After multiple shootings near Ypsilanti Township In & Out, neighbors express frustration
Tom Perkins | For AnnArbor.com
On Nov. 5, a man shot near an Ypsilanti Township In & Out and fled into the surrounding neighborhood to escape his attackers.
The assailants didn’t pursue the victim, but neighbors fear what nearly happened — a shootout in their neighborhood.
Now, those residents are upset with the party store, which is located at 1100 Share Ave. at the corner of North Harris Road near the I-94 Service Drive, and say problems caused by its clientele are spilling over into the Gault Village neighborhood and impacting their quality of life.
Steve Stencel, who heads the Gault Village Neighborhood Watch, said the store caters to people who are causing issues.
“It’s a intimidating scene for most of your families to go there,” he said. “They’re afraid to take their kids there to get an ice cream, so if they need a gallon of milk, then they go somewhere else.
“Very few people in the neighborhood patronize the store and I think the general feeling is it tends to draw people and problems to the edge of the neighborhood, and from time to time it will spill into the neighborhood.”
Arndola Charles Lewis, 39, of Ypsilanti Township was charged last week in the shooting, which was the second at the In & Out this year. Sheriff’s deputies have no suspects or victims in a January shooting caught on video at the store. According to a police summary, four people exited a vehicle, produced handguns and started shooting at another vehicle in the parking lot at 6:50 p.m.
By the time police arrived, everyone involved had fled, and no victims came forward.
Mike Radzik director of the township’s police services, said he has reviewed crimes that have occurred around the party store and didn’t find any “deep issues” outside of the two shootings. He also said it didn’t appear that the shootings were linked to anything that was happening inside the party store.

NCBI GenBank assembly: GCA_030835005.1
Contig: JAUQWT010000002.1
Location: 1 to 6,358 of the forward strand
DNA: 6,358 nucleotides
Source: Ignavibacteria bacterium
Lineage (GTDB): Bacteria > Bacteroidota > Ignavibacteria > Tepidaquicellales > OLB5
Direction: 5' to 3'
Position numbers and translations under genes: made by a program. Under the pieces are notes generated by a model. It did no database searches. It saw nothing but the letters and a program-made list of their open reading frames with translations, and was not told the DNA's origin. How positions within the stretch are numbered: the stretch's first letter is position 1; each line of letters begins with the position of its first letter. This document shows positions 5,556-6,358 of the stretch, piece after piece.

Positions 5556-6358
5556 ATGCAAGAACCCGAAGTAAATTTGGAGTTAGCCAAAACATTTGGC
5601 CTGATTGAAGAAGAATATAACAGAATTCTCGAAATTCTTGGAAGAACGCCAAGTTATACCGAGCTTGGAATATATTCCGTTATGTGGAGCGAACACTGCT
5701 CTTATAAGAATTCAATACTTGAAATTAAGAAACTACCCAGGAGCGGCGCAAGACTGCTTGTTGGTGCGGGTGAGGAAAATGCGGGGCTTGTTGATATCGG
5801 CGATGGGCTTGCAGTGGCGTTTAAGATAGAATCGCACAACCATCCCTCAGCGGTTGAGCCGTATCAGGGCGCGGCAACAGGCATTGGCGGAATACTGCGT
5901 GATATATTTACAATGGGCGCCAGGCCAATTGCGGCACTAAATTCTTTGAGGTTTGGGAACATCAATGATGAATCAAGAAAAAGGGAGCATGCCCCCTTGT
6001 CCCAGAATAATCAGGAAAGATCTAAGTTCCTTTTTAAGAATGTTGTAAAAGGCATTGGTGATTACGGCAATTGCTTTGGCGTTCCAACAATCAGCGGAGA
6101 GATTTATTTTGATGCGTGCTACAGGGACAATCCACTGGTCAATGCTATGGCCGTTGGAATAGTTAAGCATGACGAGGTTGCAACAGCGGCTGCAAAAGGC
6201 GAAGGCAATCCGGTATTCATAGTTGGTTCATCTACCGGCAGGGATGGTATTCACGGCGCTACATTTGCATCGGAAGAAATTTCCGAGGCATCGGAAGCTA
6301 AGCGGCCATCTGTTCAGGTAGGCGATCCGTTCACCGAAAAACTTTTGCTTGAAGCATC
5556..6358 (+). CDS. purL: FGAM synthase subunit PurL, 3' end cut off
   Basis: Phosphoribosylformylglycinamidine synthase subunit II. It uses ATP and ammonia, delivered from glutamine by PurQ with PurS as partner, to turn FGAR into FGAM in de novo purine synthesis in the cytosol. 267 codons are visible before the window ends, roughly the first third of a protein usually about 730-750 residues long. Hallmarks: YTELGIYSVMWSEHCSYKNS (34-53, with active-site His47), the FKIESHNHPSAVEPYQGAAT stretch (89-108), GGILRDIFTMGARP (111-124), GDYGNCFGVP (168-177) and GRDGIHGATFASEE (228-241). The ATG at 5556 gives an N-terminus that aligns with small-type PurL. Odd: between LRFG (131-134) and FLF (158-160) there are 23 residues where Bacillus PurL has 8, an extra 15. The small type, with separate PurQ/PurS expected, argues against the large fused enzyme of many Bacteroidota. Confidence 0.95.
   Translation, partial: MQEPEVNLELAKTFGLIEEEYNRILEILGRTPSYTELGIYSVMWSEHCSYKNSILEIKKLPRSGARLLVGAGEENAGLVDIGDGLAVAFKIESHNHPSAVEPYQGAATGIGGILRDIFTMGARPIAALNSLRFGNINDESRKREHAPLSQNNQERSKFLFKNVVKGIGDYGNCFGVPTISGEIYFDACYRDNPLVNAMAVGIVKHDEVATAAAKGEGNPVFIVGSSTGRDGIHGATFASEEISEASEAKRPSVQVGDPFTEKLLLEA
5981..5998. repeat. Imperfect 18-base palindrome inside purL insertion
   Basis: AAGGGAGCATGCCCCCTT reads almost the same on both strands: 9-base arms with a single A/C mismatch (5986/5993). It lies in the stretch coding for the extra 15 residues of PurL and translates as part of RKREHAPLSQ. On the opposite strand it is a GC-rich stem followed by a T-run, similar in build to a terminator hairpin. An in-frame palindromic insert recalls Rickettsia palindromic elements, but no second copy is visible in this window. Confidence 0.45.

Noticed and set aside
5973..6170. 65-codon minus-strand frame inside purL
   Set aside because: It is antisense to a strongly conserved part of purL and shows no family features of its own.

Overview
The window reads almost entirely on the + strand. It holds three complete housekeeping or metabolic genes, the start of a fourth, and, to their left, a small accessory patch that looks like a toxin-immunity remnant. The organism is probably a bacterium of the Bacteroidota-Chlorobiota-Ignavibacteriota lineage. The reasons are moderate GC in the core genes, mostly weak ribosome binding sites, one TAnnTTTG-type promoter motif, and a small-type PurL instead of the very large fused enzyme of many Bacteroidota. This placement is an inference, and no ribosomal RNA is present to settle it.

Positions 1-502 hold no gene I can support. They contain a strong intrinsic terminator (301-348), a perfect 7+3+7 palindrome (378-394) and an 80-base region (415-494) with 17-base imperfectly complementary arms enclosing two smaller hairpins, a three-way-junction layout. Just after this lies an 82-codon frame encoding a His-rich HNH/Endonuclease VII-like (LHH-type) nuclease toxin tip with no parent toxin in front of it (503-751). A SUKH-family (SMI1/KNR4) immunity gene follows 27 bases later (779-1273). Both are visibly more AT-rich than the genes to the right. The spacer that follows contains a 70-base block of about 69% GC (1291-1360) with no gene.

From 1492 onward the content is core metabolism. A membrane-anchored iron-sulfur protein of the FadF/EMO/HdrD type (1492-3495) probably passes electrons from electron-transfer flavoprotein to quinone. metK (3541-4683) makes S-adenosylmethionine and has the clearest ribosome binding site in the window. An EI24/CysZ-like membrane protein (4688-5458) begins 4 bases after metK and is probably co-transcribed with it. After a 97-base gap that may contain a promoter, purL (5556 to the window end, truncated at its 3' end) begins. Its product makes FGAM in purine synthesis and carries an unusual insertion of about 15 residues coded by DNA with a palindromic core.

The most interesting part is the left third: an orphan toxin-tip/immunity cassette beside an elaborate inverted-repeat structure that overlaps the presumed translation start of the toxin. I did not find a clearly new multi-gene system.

“This latest shooting does not appear to be related to the store; just happenstance where the combatants met,” he said.
In 2010, a problematic party store on MacArthur Boulevard in Ypsilanti Township was shut down after police were repeatedly called there and were fired at on one occasion.
Township and police officials also nearly had the liquor license of a Dairy Mart that sold to minors on five different occasions revoked, but the owner was able to evade revocation on a technicality.
And in Ypsilanti, a judge ordered Brandy’s Liquor Shoppe near downtown closed for a year after a similar incident to that at the In & Out. Residents mounted an intense campaign with city council to take action, and the store was eventually closed over multiple issues.
Radzik said township officials are meeting with In & Out's owners to discuss the issues and will be inspecting the property for any code violations. Beyond that, no action is planned.
While there isn’t a long log of serious problems like at other party stores, Stencel said neighbors witness regular loitering, occasional drug dealing and other minor issues. And the shooting has rattled residents.
“If it happens once a year outside your house, then it’s a really big deal,” he said.
He said many of the customers appear to be coming from the Village Grove Apartments across North Harris from the store.
The sheriff's department also recently made an arrest in a double shooting there, and another shooting was reported on Wednesday.
Stencel said he understands the Sheriff’s Department is stretched thin and can’t regularly monitor the store. He said the solution neighborhood residents would prefer to see is a store that caters to families instead of people buying alcohol.
“As citizens we’re handcuffed on what we can do besides reporting what we can,” he said. “We can just keep relaying our frustration that something needs to be done. We’re willing to be work with everyone. I guess we need a little leadership on what would be the best avenue.”